The site lies about 25 km south-west of Annaba and consists of a shallow, seasonally flooded depression in the flood-plain of the Oued Seybouse. In the nineteenth century there was a large freshwater lake on the site, regarded as ‘one of the great freshwater lakes of the Maghreb’ and the site with the richest concentrations of breeding waterbirds of any in Algeria. It was the key site in Algeria for Marmaronetta angustirostris which was ‘breeding in countless numbers’. The lake was drained in 1937 and its ornithological value declined dramatically. In the late 1970s, the site was dry for much of the year (May 1976 and January 1978), but in the early 1980s, an annual closure of the sluice on the outflow channel was instituted to retain winter floods. The water is released slowly down-stream to permit springtime irrigation and the slow fall in the lake levels also produces good spring and summer grazing on the lake shore. As a result, the lake now frequently holds water in the winter and beds of Scirpus maritimus, S. lacustris and Eleocharis sp. have developed in the depression, with patches of Juncus sp. The site is heavily grazed when not inundated and is surrounded by arable land. There is some hunting.
See Box for key species. Since the re-flooding in the early 1980s, the site regularly holds total numbers of wintering waterbirds in excess of 20,000 (60,000 unidentified ‘ducks’ in 1989 and 35,000 in 1981). This is now one of the most important wintering sites in North Africa for Anser anser with several recent records exceeding 10,000 birds. In addition to those in the Box, species recorded regularly during the 1980s and 1990s in significant numbers include Anas crecca (10,000 in 1980), A. platyrhynchos (4,850 in 1994) and A. acuta (6,500 in 1981). There are also thousands of wintering Vanellus vanellus and Pluvialis apricaria, which continued to use the site even during the years when it was largely dry (mixed flock of 5,000 in 1976/77), one record of ‘innumerable’ Gallinago gallinago in 1978 and up to 3,000 Larus ridibundus. Other wintering species include Tachybaptus ruficollis, Egretta garzetta, Casmerodius albus and Circus aeruginosus.There are nineteenth century breeding records for Marmaronetta angustirostris (reported as ‘very common’), ‘masses’ of breeding Aythya nyroca and Oxyura leucocephala. Other species recorded breeding in the nineteenth century include Ardea cinerea, Ardeola ralloides, Nycticorax nycticorax, Plegadis falcinellus, Platalea leucorodia, Anser anser, Anas strepera, Netta rufina and ‘thousands’ of breeding Porphyrio porphyrio. More recently, there are records from the 1980s of breeding Ardea purpurea, Bubulcus ibis, Ciconia ciconia (‘in number’) and Glareola pratincola and it has been suggested that Marmaronetta angustirostris may still breed in the remains of the lake. Raptors recorded from the site include Gyps fulvus, Neophron percnopterus, Milvus migrans, Circaetus gallicus, Circus aeruginosus, C. pygargus, Buteo rufinus, Aquila clanga, Hieraeetus pennatus and Pandion haliaetus.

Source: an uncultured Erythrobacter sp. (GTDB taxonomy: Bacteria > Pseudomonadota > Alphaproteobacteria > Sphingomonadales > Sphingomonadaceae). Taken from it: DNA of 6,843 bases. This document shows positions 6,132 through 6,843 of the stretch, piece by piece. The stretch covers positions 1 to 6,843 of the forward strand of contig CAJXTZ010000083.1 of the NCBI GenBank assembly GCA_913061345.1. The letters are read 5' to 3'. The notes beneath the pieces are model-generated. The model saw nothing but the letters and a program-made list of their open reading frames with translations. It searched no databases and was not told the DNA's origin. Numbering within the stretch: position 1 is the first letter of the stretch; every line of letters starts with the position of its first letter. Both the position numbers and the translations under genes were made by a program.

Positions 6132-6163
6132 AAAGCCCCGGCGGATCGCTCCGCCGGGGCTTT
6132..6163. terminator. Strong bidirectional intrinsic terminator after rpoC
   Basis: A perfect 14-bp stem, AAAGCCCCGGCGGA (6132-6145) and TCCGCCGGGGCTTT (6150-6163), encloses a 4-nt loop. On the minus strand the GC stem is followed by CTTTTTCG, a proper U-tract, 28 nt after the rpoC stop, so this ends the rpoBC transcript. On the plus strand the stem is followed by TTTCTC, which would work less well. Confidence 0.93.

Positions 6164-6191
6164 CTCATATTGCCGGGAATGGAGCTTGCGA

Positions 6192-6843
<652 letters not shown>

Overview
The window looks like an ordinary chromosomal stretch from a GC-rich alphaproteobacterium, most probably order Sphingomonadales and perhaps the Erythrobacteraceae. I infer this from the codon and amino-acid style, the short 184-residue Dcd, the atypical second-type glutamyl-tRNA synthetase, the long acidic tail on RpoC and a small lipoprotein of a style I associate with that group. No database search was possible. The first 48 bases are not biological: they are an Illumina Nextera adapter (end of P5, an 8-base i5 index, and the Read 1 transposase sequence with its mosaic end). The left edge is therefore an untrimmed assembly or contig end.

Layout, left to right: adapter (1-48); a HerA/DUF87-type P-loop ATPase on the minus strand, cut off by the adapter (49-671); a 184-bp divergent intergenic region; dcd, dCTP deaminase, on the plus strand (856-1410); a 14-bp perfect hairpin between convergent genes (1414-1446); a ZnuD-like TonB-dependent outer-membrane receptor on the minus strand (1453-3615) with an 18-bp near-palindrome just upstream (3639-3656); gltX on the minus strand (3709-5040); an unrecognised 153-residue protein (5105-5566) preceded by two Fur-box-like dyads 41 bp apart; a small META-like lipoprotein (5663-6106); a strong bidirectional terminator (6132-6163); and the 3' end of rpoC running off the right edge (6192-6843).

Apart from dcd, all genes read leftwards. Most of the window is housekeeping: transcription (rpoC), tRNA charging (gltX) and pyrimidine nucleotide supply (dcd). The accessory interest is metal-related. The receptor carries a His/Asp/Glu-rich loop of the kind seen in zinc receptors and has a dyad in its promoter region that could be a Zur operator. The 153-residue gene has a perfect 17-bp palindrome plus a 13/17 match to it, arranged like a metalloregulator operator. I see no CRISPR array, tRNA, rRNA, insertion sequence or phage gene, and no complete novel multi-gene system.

Non-bird biodiversity: None known to BirdLife International.
BirdLife International (2020) Important Bird Areas factsheet: Lac Fetzara. Downloaded from http://www.birdlife.org on 18/01/2020.